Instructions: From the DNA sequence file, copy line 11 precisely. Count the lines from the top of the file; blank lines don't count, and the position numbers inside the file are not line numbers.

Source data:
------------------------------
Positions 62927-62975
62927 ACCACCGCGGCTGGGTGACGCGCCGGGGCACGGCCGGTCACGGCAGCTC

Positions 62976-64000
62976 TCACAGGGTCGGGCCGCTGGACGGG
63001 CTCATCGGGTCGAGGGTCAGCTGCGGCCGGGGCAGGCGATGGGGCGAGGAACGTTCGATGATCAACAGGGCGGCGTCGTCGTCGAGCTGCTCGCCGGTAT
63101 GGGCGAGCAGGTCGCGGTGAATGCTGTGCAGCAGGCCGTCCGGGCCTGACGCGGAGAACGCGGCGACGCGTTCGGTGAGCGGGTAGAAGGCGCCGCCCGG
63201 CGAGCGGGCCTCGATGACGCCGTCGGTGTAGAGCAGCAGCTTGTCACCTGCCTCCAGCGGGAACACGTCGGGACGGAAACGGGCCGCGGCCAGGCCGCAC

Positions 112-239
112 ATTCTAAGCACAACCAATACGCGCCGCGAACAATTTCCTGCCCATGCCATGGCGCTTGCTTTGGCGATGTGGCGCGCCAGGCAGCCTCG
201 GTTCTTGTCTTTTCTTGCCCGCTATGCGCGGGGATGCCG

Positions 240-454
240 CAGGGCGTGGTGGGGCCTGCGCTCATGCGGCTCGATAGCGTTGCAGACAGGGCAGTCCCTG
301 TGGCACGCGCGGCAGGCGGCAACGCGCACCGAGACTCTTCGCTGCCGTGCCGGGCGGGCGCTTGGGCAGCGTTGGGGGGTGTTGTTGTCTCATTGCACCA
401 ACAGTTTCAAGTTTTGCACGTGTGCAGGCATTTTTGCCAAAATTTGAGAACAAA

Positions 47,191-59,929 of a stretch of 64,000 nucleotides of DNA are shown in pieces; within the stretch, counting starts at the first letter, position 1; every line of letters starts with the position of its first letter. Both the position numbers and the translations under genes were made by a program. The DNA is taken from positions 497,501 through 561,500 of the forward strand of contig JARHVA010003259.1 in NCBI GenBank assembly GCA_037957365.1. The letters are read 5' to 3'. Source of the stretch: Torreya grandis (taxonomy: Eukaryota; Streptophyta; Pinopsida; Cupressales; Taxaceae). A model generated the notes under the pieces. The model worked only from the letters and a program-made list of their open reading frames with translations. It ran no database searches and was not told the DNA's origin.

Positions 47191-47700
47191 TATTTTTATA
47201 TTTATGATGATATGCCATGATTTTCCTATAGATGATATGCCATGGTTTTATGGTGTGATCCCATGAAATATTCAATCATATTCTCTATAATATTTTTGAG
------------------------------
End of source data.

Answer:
Positions 240-454